Gerald N. Pitts, professor emeritus of computer science, died on Dec. 23, 2016, following a courageous battle with leukemia. Pitts joined the Trinity faculty in 1981 and served for many years as the chair of the Department of Computer Science. He was named the Caruth Distinguished Professor of Computer Science in 1999. A dedicated teacher and scholar, he received the Dr. & Mrs. Z.T. Scott Faculty Fellowship Award for excellence in teaching, advising, and student service in 2000. He also received the Piper Professor Award for superior teaching in 2004. Pitts graduated from Texas A&M in 1966 with a bachelor’s in mathematics. A former A&M football player, he was proud of his Aggie heritage. He went on to earn a master’s in computer science from Texas A&M, a master’s in management science from American Technological University, and a doctorate in computer science from Texas A&M. In 2005, Pitts was named the Distinguished Former Student from the Texas A&M Department of Engineering and Computer Science. Author or contributor to five books and more than 130 articles and presentations, Pitts was the recipient of numerous research grants, including awards from the National Science Foundation. He pioneered the concept of shared microcomputer virtual reality interface with simulation models and worked in the field for more than 30 years following his involvement with the Apollo space program at NASA. Pitts was dedicated to promoting computer programming skills in young people. He was a co-creator of the National ACM Programming Contest in 1974 and organized the Trinity University Programming Team upon his arrival in 1981.
Robert “Bob” Tiemann, professor emeritus of art, died Dec. 29, 2016. He was 81. Tiemann joined the Trinity faculty in 1965. He was appointed chair of the art department in 1982 and served in that position for six years. A gifted educator, Tiemann spent 35 years teaching both studio art and art history at Trinity. At different times throughout his career, he also taught at the University of Texas in San Antonio, Harvard University, Alamo Heights High School, Texas Lutheran University, San Antonio School of Art, and Melbourne High School in Florida. An accomplished abstract painter, Tiemann’s art was shown in exhibits across the world. His works are included in the collections of the San Antonio Museum of Art, the Dhondt Dhaenens Museum in Belgium, and the Museo Cantonale d’Arte in Switzerland, among others. Born and raised in Austin, Texas, Tiemann received a BFA from the University of Texas in 1958 and an MFA from the University of Southern California in 1960. Although his primary residence was in San Antonio, he fell in love with the Fort Davis, Texas, area and eventually built a home there, spending more and more time in the Davis Mountains after he retired. Tiemann’s wife of 40 years, Annabelle, and son, Michael, were with him when he died.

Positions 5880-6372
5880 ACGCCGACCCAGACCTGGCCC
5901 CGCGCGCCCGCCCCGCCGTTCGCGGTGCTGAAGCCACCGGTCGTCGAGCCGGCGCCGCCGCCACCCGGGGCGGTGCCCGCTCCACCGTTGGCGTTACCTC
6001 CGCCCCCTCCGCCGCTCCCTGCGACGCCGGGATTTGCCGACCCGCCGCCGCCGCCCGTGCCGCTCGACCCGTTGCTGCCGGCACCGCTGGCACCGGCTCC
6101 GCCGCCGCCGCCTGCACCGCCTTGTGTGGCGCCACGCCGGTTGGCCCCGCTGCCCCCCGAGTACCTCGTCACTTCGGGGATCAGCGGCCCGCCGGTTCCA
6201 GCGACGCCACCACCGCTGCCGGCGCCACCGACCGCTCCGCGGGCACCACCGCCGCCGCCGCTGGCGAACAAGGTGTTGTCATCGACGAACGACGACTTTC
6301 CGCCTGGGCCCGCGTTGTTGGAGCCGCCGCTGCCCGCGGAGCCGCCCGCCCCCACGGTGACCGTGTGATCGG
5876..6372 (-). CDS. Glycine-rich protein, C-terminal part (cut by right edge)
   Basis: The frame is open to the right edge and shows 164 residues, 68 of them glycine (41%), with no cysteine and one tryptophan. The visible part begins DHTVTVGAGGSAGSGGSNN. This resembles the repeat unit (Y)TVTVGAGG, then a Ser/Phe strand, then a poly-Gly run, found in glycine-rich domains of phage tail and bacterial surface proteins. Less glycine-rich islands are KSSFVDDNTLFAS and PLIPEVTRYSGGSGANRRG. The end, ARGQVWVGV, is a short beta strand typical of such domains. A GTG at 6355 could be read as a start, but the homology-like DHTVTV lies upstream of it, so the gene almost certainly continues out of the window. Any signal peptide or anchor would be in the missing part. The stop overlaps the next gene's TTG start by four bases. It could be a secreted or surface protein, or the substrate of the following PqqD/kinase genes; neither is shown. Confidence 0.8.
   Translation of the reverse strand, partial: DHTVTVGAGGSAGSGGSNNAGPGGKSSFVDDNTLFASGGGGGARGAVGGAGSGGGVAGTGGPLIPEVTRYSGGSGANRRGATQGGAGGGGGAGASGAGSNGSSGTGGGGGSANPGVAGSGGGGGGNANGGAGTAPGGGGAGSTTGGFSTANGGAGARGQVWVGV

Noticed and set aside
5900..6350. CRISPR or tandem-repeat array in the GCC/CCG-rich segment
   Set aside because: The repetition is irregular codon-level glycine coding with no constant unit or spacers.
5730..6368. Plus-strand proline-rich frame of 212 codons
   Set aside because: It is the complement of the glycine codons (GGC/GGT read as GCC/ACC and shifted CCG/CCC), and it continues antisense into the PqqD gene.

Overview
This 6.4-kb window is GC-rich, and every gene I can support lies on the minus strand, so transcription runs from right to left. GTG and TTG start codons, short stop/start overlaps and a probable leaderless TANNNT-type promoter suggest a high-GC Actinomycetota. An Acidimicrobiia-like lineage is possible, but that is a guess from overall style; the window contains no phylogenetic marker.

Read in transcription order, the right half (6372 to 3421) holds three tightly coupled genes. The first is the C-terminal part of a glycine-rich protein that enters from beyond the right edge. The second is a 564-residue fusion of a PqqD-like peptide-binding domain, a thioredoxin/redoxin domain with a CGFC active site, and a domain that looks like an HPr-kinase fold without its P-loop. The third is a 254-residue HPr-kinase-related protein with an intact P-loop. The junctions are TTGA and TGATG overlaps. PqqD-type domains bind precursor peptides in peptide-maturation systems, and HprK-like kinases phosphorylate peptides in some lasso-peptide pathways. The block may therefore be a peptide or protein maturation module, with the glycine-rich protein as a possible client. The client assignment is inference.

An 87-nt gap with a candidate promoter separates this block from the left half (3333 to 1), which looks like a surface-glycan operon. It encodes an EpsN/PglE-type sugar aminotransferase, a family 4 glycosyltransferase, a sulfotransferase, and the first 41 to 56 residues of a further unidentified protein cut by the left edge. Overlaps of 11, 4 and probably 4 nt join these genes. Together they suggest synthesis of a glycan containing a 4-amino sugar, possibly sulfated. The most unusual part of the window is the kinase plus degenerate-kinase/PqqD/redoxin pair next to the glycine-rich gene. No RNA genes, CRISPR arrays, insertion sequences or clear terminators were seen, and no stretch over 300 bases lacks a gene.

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Read a tribute to Bob Tiemann by art alumnus Bob West ’78 online at gotu.us/tiemann.
A tribute to familiar faces who have gone before us
by Robert Blystone
Robert Blystone is a biology professor who has been teaching at Trinity University for 46 years. His professional interests currently center around global health.
On Dec. 14, 2016, at 2 p.m. the bells atop the 166-foot Murchison Tower tolled for Dick Gentry. Inside the 50-year-old Margarite B. Parker Chapel, Dick’s friends and colleagues came together to reflect on his well-lived 87-year life. Once again University Chaplain Stephen Nickle and Chaplain Emeritus Raymond Judd ’56 led the assembled through the remembrance of a kind, keen witted, long-serving, and long-retired faculty member. As Professor David Heller finished his gathering prelude on the 7,000 pipe Hofmann-Ballard organ and the bells signaled the beginning of the memoriam, the heads of the assembled swiveled to see who had gathered. In a manner of speaking, they looked to see who was left. As Trinity moved toward its centennial celebration in 1969, the campus had been ablaze in growth and development. Forty new buildings had been constructed under the leadership of James Woodin Laurie. More important than the expanding endowment and the movement away from open enrollment, the miracle of Trinity Hill had to do with the recruitment of faculty and staff. During the decade-long period starting around 1965, the skyline campus attracted an incredible cohort of new faculty and staff. Richard Gentry was a member of that cohort as he found his place in the journalism department. Both before and after the service, the refrain was, “our group is growing smaller.” Brokaw’s The Greatest Generation in some ways could serve as a template for this generation of Trinity. Having fought the great fight generations before, the number of survivors are rapidly dwindling. Fewer and fewer seats among Parker’s 600 are being occupied for these memorials. For but a few moments I felt sad by these thoughts. As I looked about the spacious chapel, I realized that we really had a full house. We had a full house brimming with a multitude of wondrous spirits. I overlooked that Russ and Doris Gossage were positioned by the massive wooden front doors of Parker Chapel. Huddled curiously together in the lobby were Howell Cobb, Tom Sergeant, Jake Uhrich, and Tom Koppenheffer. Walking past me with her customary shuffle was Jean Chittenden. Seated quietly on the last left pew reading was Annelise Duncan, just as she did in the old Northrup Faculty Club. In front of her was Wilana Bristow concentrating on some type of European cross-stitch as only she could do. My heart leaped when I realized that John Hutton was located nearby as well. I wondered what he thought of the last election. Standing together looking customarily distinguished were Robert Andrews, Jeff Goring, and the bow-tied Herb Treat. How could engineers look so good in tweed coats?